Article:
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MCN  says:

You Ask/You Answer: Problems with Cornering

"I'm a new rider and have a problem with cornering. I seem to stiffen up when cornering and do not have the confidence to lean - I keep thinking the bike will slip over or I'll completely lose the rear. This wasn't helped by an actual slide (but luckily I didn't come off!) when it was icy. This means that...

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  • Posted 2 years ago (22 February 2013 10:47)

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Oct 11

Posts: 2547

Piglet2010 says:

Left Pond

Here in the US, I would suggest in order: MSF ERC and then Lee Parks Total Control ARC-1 and ARC-2 classes. The Total Control classes are for high-speed riding techniques (except for some where a low-speed section is added at the very end), but the drills are run in a parking lot in 2nd gear, which is much less intimidating than doing a corner on a big track. Or find a track class that runs on a go-cart or paved portion of a Super-Moto track for the same reason.

One lesson best learned off the public roads is that others than noise and vibration, nothing really bad happens when you drag a peg in a corner. However, panicking and chopping the throttle when dragging a peg on the road may run you wide into oncoming traffic, off the road, or worst of all, high-side you and the bike.

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Oct 10

Posts: 49

SStyloF says:

1 step back for 2 forward

Youre making it worse by stiffening up. ie the more you stiff and upright you are, the more difficult it will be to get around the corner. and the more you dont get around the corner, the more you stiffen up... see where this is going??

Youre then probably not following the general rule of thumb "look where you want to go" and it gets worse.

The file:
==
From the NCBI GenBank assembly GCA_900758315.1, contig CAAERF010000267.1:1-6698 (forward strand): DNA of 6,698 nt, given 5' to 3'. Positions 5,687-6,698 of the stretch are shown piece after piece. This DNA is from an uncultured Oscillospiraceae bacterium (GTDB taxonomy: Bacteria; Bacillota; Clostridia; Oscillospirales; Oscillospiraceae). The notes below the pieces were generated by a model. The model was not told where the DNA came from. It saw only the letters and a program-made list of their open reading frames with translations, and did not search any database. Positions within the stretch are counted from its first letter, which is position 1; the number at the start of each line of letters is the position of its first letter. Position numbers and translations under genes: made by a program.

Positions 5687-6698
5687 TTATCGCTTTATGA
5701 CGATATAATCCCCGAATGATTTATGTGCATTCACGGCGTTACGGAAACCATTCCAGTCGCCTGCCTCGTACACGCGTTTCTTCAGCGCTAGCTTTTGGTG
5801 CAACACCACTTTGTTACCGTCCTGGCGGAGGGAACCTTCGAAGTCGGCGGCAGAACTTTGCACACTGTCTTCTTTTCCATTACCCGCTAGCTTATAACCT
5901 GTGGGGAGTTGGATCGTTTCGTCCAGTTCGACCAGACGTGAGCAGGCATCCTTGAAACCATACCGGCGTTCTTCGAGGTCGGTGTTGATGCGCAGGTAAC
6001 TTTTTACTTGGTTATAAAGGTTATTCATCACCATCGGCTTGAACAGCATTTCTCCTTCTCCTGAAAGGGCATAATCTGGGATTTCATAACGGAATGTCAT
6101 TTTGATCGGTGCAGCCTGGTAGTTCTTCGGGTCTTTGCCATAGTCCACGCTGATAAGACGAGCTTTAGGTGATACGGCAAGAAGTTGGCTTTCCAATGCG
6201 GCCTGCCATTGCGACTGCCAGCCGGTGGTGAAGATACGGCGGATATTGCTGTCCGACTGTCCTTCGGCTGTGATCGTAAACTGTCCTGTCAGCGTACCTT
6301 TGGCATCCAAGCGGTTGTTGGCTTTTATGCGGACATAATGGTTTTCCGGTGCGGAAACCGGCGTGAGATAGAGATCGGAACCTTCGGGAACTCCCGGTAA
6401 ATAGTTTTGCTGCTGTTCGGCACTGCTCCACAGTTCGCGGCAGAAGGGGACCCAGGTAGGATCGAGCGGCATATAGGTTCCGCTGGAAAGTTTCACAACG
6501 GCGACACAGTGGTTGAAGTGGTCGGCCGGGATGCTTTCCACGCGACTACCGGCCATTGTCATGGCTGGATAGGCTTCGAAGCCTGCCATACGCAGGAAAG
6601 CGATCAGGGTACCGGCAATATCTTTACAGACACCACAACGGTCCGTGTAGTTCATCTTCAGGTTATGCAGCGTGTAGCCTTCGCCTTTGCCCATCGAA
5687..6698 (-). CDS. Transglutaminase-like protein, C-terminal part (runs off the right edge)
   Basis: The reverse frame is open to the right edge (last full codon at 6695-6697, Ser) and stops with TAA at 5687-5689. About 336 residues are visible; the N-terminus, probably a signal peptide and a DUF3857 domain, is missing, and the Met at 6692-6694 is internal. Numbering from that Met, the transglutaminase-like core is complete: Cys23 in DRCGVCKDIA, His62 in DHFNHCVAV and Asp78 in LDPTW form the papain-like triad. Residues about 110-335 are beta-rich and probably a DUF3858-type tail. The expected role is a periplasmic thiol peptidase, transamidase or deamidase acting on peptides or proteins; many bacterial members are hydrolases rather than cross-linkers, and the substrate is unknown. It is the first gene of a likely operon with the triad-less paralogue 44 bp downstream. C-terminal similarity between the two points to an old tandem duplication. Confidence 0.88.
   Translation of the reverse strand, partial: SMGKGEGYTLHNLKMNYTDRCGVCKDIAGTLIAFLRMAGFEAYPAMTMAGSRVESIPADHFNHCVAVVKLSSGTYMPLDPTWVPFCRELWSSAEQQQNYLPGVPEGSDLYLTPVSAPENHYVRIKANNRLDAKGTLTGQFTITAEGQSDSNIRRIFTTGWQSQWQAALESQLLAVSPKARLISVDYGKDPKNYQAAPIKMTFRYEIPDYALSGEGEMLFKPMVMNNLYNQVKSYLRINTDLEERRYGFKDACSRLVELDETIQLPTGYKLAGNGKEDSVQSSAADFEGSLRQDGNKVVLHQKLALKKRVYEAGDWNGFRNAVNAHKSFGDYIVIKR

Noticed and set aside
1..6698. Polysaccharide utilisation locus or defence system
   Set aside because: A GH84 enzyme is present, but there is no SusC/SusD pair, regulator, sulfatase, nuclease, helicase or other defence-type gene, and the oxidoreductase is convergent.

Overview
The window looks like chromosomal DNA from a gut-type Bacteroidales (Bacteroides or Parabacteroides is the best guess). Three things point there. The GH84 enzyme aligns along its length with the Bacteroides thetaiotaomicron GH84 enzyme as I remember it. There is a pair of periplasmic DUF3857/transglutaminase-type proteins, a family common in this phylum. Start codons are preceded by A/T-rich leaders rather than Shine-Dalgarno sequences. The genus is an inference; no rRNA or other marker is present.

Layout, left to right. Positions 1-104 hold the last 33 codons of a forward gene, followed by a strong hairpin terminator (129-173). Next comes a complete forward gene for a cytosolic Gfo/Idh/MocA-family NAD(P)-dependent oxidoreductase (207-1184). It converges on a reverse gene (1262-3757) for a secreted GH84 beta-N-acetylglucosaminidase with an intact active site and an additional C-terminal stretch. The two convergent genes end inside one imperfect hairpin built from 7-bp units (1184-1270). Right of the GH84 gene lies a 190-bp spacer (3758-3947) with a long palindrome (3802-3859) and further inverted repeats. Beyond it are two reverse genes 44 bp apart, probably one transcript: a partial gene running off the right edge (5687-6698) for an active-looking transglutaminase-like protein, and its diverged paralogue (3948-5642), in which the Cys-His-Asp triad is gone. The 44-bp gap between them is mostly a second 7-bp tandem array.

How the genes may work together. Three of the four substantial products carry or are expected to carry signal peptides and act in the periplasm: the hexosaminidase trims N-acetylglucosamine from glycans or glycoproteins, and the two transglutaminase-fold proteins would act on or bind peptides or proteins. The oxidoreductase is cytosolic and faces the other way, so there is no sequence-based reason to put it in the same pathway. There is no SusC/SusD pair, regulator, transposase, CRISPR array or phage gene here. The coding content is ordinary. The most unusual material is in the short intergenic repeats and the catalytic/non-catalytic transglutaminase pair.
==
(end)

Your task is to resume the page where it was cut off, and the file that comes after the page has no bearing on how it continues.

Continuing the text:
you need to get back your confidence and understand your bike.You need to get yourself away from icy roads, other vehicles. in short you need to goto a riding school that is preferably on a closed circuit where everyone is going in the same direction and theres not ice and diesel on the surface.

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Jul 08

Posts: 179

Fomancu says:

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Jan 04

Posts: 151

venturer says:

get your bike checked out

get someone to have a good check of your bike, i've driven 2 different bikes in the distant past that had very dodgy handling (1 of them almost killed me) investigated the bike, wheels in line, bearing ok, blah blah, only to find in both cases that the rear tyre had been fitted with the directional arrows pointing the wrong way.

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Nov 09

Posts: 14

ZMC888 says:

Find somewhere empty and practice. Learn how to slow speed knee-down or get the tire worn right across and get rid of the strips on the edge. Easy to learn on your own. When you gain confidence try faster corners. Tip: Check your tire pressures are good first.

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Jan 10

Posts: 126


What a coincidence I have just been on a cornering course having similar problems like yourself but mine was right hand turns. Basically its all about counter steering and more counter steering and more counter steering

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Mar 07

Posts: 3215

Boult says:

Get yourself

on a large empty car park one evening and 'play'. Gently 'nudge' the bars one way, then the other and experience how this tilts / steers the bike. Ride in circles / figure of eights (you've recently done this) and try to hit that point where it starts to become second nature. This then allows you to concentrate on traffic awareness while the body sorts out the steering. Practice practice practice - oh and breathe :-)

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Jan 11

Posts: 35

Twist of the Wrist

I recommend that you get a copy of Twist of the Wrist, which is available on DVD or as a book. It's built upon the philosophy of Keith Code, who runs California Superbike School (which you could attend in the UK, if you have £400 to spare). Twist of the Wrist teaches the art of cornering, building your confidence slowly, using tried and tested methods. There are usually used DVDs/books on eBay...

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Apr 11

Posts: 109

bikerpete51 says:


What are you doing with a bike if you're afraid to go around corners? Sell your bike to someone who can appreciate it and get yourself a car, it'll be more your thing.

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Jan 10

Posts: 126


Take no notice of bikerpete51 he is talking albeit hopefully tongue in cheek absolute rubbish. Keep practicing and get some training and yes you will use the bike to its full potential

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